Reflect on this. What would happen if you chose only one professional goal to focus on this year? Just one. If you spent a few hours a week working on your goal, how would you be transformed by the end of the year?
This type of goal seems different than a New Year’s resolution. A goal is not a vague idea or wish. It is more specific and can be broken down into smaller chunks, making it more achievable. A goal provides a way for you to focus, to be inspired and motivated.
“Goals help you to achieve what you want and feel the satisfaction of self-improvement. It’s easier to know what to work on and what merits your attention. If you spend your days working on the right things, the things that add value and help you achieve your goals, you’ll achieve the goals more quickly,” writes productivity coach, Ciara Conlon in Productivity for Dummies.
Choosing a Professional Goal
How do you choose a goal? Tune in and reflect. Listen to the little voice that wishes you knew how to do something, how to create something or were better at something. Tap into your desire for making, changing, helping, expressing or finding meaning. Could any of these ideas be something you’ve been thinking about?
- Read or listen to two books a month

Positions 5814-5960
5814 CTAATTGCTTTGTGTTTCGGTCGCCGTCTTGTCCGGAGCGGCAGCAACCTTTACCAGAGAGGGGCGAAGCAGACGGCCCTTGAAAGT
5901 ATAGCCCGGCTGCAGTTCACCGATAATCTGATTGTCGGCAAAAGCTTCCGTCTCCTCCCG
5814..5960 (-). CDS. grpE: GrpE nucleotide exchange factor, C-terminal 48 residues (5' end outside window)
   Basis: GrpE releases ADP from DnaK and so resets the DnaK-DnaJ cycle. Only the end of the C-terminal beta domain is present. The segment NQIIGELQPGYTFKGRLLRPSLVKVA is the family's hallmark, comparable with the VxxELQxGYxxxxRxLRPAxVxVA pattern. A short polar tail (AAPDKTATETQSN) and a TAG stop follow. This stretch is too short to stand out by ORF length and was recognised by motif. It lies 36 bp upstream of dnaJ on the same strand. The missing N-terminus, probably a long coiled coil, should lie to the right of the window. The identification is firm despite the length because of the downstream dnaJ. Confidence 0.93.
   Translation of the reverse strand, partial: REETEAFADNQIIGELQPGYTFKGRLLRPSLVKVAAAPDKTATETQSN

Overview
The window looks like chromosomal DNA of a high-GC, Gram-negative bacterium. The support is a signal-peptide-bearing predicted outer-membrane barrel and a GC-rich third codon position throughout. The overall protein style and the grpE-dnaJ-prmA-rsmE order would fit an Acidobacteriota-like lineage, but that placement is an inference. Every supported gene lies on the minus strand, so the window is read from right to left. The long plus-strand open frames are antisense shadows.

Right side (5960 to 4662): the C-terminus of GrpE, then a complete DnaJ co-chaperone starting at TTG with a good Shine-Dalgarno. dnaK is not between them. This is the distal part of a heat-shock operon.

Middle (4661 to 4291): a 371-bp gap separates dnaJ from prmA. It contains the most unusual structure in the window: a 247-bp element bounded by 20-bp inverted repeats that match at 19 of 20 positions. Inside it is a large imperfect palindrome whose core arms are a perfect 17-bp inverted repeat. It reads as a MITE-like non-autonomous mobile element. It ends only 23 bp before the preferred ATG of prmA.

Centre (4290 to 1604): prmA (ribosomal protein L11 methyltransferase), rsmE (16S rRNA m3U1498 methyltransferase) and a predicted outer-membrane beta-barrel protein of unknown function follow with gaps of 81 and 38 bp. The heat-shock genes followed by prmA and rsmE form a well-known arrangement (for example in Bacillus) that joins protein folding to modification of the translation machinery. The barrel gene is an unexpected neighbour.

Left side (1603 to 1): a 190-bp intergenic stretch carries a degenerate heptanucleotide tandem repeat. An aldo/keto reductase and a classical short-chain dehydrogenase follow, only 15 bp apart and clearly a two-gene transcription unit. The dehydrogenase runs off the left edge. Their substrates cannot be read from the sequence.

- Learn better focus through meditation
- Become competent in a new software program
- Intentionally grow your personal learning network
- Learn how to sketch note two hours a week for a year
- Practice public speaking at regional events
- Become a mentor to one person
- Start a community of practice at work
- Build a website and blog
- Improve your photography or video skills
- Start a daily journal about the progress you’re making
Reverse Engineer It
I heard someone say that to plan for success, you must visualize success. Imagine what achieving your goal looks like and feels like. Can you see it? When you’ve got a good sense of what success is like, begin to reverse engineer it. What will it take to achieve your goal?
Write down your goal. Then break it down into practical action steps. To be sure that you consistently take action, make it a habit. Consider the habit stacking strategy—that is, tie the steps to an existing habit.
In his book, Atomic Habits, James Clear writes about this. “One of the best ways to build a new habit is to identify a current habit you already do each day and then stack your new behavior on top.”
You pair the habit with an existing one, such as, after drinking coffee, you will meditate for 10 minutes. Or after your weekend exercise routine, you’ll spend an hour in self-directed learning.
If habit stacking isn’t your thing, then schedule time on your calendar to work on your goal. Set the calendar to notify you. This is as an appointment with yourself to benefit your future self. You don’t want to break it.
Track Your Progress
For many people, measuring their progress becomes a motivating aspect of reaching a goal. Track your daily, weekly or monthly commitment using a paper calendar or a habit-tracking app, like Streaks, Momentum Habit Tracker or Mindset.
Now that you’re getting inspired to pick a professional goal, don’t overdo it. By choosing only one goal, you can maintain your focus and simplify your self-improvement efforts. Feeling motivated? So am I. I promise to stay committed to my goal if you do.